Some Thoughts on Christian Participation in Representative Democracy

February 5th, 2008 / 18 Comments

Today represents “Super Tuesday” and my guess is that the majority of Christians are struggling to identify the electoral candidate most deserving of their vote. My suspicion, however, is that many Christians are so caught up in the democratic frenzy that they have not yet answered the question of whether they should even be voting?

I think the main reason for the aforementioned indecision is that by nature election candidates do a poor job of representing what Christians believe (or at least what Christians ought to believe). As a result we end up either a) oversimplifying our beliefs down to one or two “key” positions, or b) opting for the candidate who appears to be the “lesser evil.” Either way, rather than giving voice to our Christian beliefs, this electoral process actually limits Christian expression to those views deemed appropriate for the candidates political strategy. The result is that by relying on the democratic system as our primary vehicle of change we reduce Christianity to a series of items which can be legislated.

More importantly, thanks to Dr. Hauerwas and posse, I no longer feel comfortable with the “individual” and “private” nature of America’s representative democracy. Instead I’ve learned that Christian witness, or perhaps more accurately, Christian politics, is a public activity articulated through a distinct community called church, where acts of generosity, hospitality, and forgiveness confess the Kingdom of God rather than a partisan agenda. From this perspective, the voting booth, as a private and individual activity, becomes a space where it is difficult to exercise Christian commitments.

While it would be irresponsible to conclude that Christianity necessarily prohibits voting in a representative democracy, I think it is time for Christians to realize that representative democracy is not a model for exercising Christian witness.

For other Christian reservations towards democratic participation see:
Evangelical Professor Mark Noll, “None of The Above: Why I’m Not Voting For President” (and responses)
or, Roman Catholic Michael Iafrate’s especially eloquent, “’s backing NO ONE in the U.S. Presidential Election

Also read Mark Van Steenwyk’s 10 Reasons Why I Won’t Be Voting.
and Alasdair MacIntyre’, “When offered a choice between two politically intolerable alternatives, it is important to choose neither.”

Comments (18)

  1. Aaron / February 5, 2008 /

    I think it’s important to note here. . . that Prof. Noll did vote. He just marked “none of the above” in the Presidential column. However, he voted the rest of his ballot for local initiatives and the like.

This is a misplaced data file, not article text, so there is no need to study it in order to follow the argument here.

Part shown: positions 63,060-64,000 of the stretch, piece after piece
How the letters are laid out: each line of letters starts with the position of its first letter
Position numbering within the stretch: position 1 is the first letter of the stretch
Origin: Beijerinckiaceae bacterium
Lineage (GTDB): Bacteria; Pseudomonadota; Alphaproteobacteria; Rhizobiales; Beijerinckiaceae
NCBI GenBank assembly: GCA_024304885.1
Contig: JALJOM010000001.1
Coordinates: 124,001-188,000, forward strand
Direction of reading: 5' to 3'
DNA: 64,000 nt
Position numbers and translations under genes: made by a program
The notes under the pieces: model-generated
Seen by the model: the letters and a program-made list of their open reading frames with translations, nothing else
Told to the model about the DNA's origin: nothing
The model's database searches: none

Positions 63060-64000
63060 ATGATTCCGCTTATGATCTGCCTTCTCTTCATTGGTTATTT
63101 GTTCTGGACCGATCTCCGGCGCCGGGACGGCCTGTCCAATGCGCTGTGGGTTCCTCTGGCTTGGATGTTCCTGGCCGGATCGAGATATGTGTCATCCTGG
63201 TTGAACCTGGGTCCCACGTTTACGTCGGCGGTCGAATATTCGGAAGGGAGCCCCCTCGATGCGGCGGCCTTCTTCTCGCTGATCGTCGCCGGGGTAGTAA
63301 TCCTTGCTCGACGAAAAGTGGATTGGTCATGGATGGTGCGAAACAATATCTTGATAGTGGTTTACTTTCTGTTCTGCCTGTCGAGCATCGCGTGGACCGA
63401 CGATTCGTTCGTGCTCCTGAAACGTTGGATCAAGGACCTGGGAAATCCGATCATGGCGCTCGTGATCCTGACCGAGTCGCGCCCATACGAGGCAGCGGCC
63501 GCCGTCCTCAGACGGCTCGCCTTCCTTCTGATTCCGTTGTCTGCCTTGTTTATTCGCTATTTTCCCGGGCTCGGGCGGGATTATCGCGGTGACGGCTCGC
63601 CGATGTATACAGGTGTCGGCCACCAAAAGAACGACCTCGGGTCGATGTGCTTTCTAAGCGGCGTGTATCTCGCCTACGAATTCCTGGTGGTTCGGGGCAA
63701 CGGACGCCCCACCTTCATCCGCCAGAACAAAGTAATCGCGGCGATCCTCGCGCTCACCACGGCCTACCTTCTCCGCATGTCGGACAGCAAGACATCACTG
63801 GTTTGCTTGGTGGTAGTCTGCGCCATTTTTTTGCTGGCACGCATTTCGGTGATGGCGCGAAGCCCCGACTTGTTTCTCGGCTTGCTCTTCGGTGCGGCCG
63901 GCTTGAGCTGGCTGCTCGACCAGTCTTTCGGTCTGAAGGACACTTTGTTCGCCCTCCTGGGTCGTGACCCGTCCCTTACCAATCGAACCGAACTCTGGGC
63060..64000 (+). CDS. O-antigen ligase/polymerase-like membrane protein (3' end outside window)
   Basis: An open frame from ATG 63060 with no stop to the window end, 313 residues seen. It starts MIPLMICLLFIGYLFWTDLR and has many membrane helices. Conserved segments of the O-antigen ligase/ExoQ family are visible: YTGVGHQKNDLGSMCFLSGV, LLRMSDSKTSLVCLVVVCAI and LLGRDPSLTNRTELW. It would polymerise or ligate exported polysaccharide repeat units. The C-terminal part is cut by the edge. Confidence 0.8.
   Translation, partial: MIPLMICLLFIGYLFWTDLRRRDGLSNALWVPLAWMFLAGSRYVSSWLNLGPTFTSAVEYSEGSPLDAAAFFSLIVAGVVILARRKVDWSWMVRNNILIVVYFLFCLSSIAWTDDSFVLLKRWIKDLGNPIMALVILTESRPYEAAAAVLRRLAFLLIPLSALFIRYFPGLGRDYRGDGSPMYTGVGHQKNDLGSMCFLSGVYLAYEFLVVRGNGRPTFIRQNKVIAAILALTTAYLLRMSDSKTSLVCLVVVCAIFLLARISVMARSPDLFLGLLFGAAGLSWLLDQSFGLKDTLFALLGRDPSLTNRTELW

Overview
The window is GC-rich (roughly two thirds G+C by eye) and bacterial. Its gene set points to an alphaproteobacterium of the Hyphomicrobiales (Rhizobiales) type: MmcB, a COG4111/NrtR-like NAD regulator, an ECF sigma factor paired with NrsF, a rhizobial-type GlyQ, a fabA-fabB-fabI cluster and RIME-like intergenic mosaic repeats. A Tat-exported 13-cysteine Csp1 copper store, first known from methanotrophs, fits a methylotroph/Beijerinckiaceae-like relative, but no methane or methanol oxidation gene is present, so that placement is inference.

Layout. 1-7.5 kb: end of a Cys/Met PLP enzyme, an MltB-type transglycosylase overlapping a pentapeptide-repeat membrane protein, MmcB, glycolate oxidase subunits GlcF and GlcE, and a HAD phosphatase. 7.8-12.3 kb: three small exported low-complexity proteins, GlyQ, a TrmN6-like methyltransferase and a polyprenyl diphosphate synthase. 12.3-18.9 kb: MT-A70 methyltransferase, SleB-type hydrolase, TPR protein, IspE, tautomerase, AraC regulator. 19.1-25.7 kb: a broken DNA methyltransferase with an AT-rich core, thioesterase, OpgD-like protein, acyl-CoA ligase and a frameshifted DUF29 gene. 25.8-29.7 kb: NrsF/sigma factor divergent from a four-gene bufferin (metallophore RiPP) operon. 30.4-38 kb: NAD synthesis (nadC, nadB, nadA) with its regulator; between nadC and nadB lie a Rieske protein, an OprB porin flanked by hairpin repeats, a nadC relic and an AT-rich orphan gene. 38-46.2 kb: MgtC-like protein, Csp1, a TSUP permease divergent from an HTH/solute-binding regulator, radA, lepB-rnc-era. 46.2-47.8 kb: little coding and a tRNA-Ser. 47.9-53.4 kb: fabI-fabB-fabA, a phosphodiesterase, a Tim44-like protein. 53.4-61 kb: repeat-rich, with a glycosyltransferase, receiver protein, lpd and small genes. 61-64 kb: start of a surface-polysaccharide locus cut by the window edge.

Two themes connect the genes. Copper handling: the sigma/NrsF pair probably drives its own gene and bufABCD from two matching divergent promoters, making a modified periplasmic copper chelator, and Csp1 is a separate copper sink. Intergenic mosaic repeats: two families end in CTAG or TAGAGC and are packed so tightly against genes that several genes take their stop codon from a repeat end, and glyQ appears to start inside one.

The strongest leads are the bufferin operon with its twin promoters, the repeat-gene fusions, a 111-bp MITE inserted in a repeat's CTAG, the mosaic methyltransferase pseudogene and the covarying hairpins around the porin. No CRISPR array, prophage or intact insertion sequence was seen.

To not participate is equally not a Christian option.

    Voting “the lesser of two evils” is not ideal either, but neither is politics. I could see myself doing what Prof. Noll did this year if a few certain candidates become the nominees. But, I feel there is a danger here of expecting too much to come out of politics.

    For the very reasons mentioned above (the church should be the change agent in the world,. . . we should not rely on politicians, etc. . . ) we should vote. We should vote for a president that would be more favorable to the church in accomplishing her mission. We should perhaps vote for a president that would send more money to the folks in the world who don’t live in Disneyland and could use some of our surplus.

    Let’s be careful here,. . . if we’re going to start pulling out of every process or organization that frustrates us or has elements of corruption, than I’m not going to the store tonight for milk.

    I think it’s also possible to clearly state what we believe and state the shorcomings of each candidate relative to our positions. . . .and yet still vote. There is a mature way to articulate clearly the nuances of our position and still make a general choice. We don’t have to take our toys and go home.


  2. Scott Lenger / February 5, 2008 /


    Who said anything about going home? As a Christian, my participation in the world is to confess the Kingdom of God. I believe that filtering this confession into a partisan funnel ends up distorting the confession (ie. family values vs. social justice).